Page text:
Hamlet. Act II. Sc. 2. L. 201.

I am not only witty in myself, but the cause that wit is in other men.
Henry IV. Pt. II. Act I. Sc. 2. L. 11.

Rudeness is a sauce to his good wit,
Which gives men stomach to digest his words,
With better appetite.
Julius Cæsar. Act I. Sc. 2. L. 304.

His eye begets occasion for his wit;
For every object that the one doth catch,
The other turns to a mirth-moving jest.
Love’s Labour’s Lost. Act II. Sc. 1. L. 69.

Your wit’s too hot, it speeds too fast, ’twill tire.
Love’s Labour’s Lost. Act II. Sc. 1. L. 120.

Great men may jest with saints; ’tis wit in them;
But, in the less, foul profanation.
Measure for Measure. Act II. Sc. 2. L. 127.

He doth, indeed, show some sparks that are like wit.
Much Ado About Nothing. Act II. Sc. 3. L. 193.

A good old man, sir: he will be talking, as they say, When the age is in, the wit is out.
Much Ado About Nothing. Act III. Sc. 5. L. 36.

Sir, your wit ambles well; it goes easily.
Much Ado About Nothing. Act V. Sc. 1. L. 159.

Thy wit is as quick as the greyhound’s mouth; it catches.
Much Ado About Nothing. Act V. Sc. 2. L. 11.

To leave this keen encounter of our wits,
And fall somewhat into a slower method.
Richard III. Act I. Sc. 2. L. 115.

Thy wit is a very bitter sweeting: it is most sharp sauce.
Romeo and Juliet. Act II. Sc. 4. L. 87.

Look, he’s winding up the watch of his wit; by and by it will strike.
Tempest. Act II. Sc. 1. L. 12.

Those wits that think they have thee, do very oft prove fools; and I, that am sure I lack thee, may pass for a wise man; for what says Quinapalus? “Better a witty fool than a foolish wit.”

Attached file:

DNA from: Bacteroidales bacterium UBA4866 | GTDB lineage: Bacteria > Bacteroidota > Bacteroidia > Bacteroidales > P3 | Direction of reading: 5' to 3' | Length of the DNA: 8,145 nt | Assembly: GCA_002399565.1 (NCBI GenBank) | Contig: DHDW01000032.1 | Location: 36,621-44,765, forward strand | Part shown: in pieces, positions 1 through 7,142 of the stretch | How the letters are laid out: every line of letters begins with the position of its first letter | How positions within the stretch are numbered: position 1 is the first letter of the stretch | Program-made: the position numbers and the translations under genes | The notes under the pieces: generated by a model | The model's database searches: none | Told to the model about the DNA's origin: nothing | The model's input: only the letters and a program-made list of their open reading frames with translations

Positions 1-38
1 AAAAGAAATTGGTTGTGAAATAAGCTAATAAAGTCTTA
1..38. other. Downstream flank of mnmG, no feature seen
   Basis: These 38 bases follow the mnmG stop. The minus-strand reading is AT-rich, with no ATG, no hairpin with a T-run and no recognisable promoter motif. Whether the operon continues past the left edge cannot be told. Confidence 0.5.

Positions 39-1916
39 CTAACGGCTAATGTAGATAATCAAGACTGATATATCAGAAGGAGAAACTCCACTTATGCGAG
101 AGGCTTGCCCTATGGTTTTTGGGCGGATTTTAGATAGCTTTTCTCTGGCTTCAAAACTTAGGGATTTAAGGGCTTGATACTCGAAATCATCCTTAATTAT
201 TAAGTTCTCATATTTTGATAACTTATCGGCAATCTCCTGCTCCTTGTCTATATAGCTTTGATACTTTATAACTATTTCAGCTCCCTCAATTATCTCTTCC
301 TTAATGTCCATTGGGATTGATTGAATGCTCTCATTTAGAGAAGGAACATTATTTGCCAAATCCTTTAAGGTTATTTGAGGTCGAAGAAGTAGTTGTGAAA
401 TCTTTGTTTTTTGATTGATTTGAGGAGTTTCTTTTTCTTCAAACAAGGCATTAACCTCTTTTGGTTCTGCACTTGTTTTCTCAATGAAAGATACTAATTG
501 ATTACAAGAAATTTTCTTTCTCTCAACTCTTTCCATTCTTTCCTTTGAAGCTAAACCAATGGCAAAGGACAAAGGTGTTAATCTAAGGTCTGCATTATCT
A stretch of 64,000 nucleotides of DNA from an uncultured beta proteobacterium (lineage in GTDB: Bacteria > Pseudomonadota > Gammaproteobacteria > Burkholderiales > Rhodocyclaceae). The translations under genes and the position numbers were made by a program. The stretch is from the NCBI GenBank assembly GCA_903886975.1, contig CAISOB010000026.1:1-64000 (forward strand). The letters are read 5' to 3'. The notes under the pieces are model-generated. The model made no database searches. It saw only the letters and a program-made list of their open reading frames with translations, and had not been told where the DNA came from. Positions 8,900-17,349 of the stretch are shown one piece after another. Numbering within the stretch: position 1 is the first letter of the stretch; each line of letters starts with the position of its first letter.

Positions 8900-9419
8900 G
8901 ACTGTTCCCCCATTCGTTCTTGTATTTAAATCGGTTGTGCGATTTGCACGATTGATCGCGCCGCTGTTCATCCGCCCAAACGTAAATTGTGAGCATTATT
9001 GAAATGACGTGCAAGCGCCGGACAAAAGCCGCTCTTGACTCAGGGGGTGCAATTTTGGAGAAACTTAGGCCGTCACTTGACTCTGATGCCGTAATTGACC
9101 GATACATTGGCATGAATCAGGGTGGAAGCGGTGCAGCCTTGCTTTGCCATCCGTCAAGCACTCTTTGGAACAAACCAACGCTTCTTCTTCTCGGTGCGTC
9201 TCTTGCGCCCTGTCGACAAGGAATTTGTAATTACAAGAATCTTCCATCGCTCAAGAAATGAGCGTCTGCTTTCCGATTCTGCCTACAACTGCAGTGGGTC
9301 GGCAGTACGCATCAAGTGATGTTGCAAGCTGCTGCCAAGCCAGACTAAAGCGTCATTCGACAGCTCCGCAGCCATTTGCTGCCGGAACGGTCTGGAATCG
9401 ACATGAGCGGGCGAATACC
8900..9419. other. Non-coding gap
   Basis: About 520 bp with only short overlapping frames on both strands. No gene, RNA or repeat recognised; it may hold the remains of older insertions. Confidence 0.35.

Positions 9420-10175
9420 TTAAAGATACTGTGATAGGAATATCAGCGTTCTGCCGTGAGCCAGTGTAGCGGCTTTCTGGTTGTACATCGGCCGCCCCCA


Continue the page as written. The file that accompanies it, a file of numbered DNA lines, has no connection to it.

Twelfth Night. Act I. Sc. 5. L. 37.

Man could direct his ways by plain reason, and support his life by tasteless food; but God has given us wit, and flavour, and brightness, and laughter, and perfumers, to enliven the days of man’s pilgrimage, and to “charm his pained steps over the burning marle.”
Sydney Smith—Dangers and Advantages of Wit.

Surprise is so essential an ingredient of wit that no wit will bear repetition;—at least the original electrical feeling produced by any piece of wit can never be renewed.
Sydney Smith—Lectures on Moral Philosophy, No. 10.

One wit, like a knuckle of ham in soup, gives a zest and flavour to the dish, but more than one serves only to spoil the pottage.
Smollett—Humphrey Clinker.

Wit consists in knowing the resemblance of things which differ, and the difference of things which are alike.
Madame de Staël—Germany. Pt. III. Ch. VIII.

It is having in some measure a sort of wit to know how to use the wit of others.
Stanislaus (King of Poland)—Maxims and Moral Sentences.

It is with wits as with razors, which are never so apt to cut those they are employed on as when they have lost their edge.
Swift—Tale of a Tub: Author’s Preface.

Too much wit makes the world rotten.
Tennyson—Idylls of the King. The Last Tournament.

And wit its honey lent, without the sting.
Tennyson—To the Memory of Lord Talbot.

He had too thoughtful a wit: like a penknife in too narrow a sheath, too sharp for his body.
Izaak Walton—Life of George Herbert. Reported as Herbert’s saying about himself.

Nae wut without a portion o’ impertinence.
John Wilson—Noctes Ambrosianæ.

Though I am young, I scorn to flit
On the wings of borrowed wit.
George Wither—The Shepherd’s Hunting.

Against their wills what numbers ruin shun,
Purely through want of wit to be undone!
Nature has shown by making it so rare,
That wit’s a jewel which we need not wear.
Young—Epistle to Mr. Pope. Ep. II. L. 80.

As in smooth oil the razor best is whet,
So wit is by politeness sharpest set;
Their want of edge from their offence is seen,
Both pain us least when exquisitely keen.
Young—Love of Fame. Satire II. L. 118.